In this analysis we showed that the computational method NetMHCpan4.0 predicted 95% of previously experimentally mapped HIV-1 epitopes in 6 HIV infected individuals expressing a total of 20 different HLA class I alleles. In our IFN-g ELISPOT assays we evaluated 757 17mer peptides overlapping by 11 amino acids and covering the whole subtype A1 and D consensus proteomes. The NetMHCpan4.0 algorithm scans protein sequences producing binding score outputs for 9-14mer epitopes, therefore, for the purpose of this evaluation, predicted 9-mer epitopes were matched to the experimental 17mer sequences that included them wholly. Out of the 5 experimentally determined epitopes missed by the algorithm, 4 were actually computationally predicted as binders but were not included for lack of concordance with the participant’s HLA alleles. About one third (37) of 125 total positive predictions were not experimentally supported in our tests. These do not necessarily represent false positives, as ELISPOT detection depends on the frequency of specific T cells in the participant’s repertoire, and we observed changes in dominant T cell specificities within a given participant between early and later time points after HIV-1 infection. A formal ROC evaluation of the score generated by NetMHCpan4.0 as a classifier for peptides recognised/not recognised by PBMC in IFN-g ELISPOT assays, produced an AUC of 0.928. Thus experimental confirmatory tests cannot be dropped altogether, however the NetMHCpan4.0 algorithm could provide a considerable saving of time and resources in verifying just the predicted epitopes.
We observed a strong correlation between protein size and number of epitopes predicted, with the largest number of epitopes in the Env protein followed by Pol and Gag. Subtype D sequences had more predictions than subtype A1, although the difference was not statistically significant.
As participants had been enrolled in the acute/early phase of HIV-1 infection and we had observed intra-participant changes in epitope recognition between early and late time points after infection, we compared the binding scores of confirmed epitopes at these time points and found a statistically significant change towards recognition of higher binding peptides as the infection entered the chronic phase. This might represent better support of the T-cell response directed at more stable HLA/peptide complexes as the infection progresses into chronicity.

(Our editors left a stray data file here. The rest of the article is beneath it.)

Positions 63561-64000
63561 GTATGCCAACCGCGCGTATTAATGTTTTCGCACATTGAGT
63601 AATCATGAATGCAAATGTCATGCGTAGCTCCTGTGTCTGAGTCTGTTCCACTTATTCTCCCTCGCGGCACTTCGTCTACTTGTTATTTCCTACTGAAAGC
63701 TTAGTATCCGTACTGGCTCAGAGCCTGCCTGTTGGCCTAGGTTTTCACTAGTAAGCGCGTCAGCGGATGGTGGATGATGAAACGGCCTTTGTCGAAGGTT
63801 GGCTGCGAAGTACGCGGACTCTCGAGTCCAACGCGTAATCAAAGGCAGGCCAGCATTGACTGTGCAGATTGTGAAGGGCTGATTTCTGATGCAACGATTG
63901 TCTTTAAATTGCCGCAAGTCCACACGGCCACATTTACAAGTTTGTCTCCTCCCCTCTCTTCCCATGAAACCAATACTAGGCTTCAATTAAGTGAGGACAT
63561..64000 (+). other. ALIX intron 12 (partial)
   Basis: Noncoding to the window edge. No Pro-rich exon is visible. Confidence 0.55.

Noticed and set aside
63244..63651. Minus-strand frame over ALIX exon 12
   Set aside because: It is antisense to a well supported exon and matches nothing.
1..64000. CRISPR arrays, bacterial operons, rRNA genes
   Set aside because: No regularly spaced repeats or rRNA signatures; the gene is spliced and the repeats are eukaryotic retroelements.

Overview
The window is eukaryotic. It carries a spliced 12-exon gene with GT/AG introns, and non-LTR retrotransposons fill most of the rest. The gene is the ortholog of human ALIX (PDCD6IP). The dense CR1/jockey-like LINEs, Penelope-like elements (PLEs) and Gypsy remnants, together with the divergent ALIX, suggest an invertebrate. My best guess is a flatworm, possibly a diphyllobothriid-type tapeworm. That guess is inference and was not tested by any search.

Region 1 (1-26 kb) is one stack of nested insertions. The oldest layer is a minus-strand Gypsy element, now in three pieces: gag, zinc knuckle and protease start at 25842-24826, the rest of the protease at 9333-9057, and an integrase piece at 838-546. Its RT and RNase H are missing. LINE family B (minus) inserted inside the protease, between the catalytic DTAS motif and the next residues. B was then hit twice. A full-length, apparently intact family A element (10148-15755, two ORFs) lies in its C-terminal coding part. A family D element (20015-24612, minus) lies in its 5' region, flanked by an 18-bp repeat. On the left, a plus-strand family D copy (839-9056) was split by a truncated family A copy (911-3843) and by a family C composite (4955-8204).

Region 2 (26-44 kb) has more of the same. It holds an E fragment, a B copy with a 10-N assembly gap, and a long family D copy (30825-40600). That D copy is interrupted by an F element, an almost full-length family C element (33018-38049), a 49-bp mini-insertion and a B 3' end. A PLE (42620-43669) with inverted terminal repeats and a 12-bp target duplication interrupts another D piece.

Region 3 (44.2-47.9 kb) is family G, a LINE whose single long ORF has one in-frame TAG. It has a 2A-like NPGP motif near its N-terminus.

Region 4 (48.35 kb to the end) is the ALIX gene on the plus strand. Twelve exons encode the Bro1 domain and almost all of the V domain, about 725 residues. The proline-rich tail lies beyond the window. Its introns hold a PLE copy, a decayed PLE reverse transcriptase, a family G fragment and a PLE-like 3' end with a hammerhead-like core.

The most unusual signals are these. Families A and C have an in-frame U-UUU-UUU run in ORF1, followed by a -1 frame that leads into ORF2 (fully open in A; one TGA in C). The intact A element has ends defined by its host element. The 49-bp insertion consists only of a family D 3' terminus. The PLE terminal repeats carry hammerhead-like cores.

The NetMHCpan4.0 algorithm, which is based on binding affinity and integrates data on eluted naturally processed ligands, reflected optimal HLA class I binding for 9-mers, producing a decreasing number of predictions when the peptide size was increased from 9 to 11 amino acids, with minor differences for further increases between sizes of 11, 12, 13 and 14 amino acids. With a single exception, predicted binders between 11-14 amino acids included at least one 9mer predicted to bind on its own, suggesting that a destabilizing effect of the extra amino acids beyond the canonical HLA class I binding pockets at positions 2 and 9 could account for fewer predictions.
Important limitations of this study are the mismatch between sizes and scanning frames of previously experimentally evaluated (17mers overlapping by 11 aa) and algorithmically predicted peptides (9-14 mers overlapping by 8-14aa), and lack of predictions of HLA class II restricted epitopes, which might have contributed to a fraction of IFN-g ELISPOT responses.
These could be addressed by further developments of the prediction algorithm.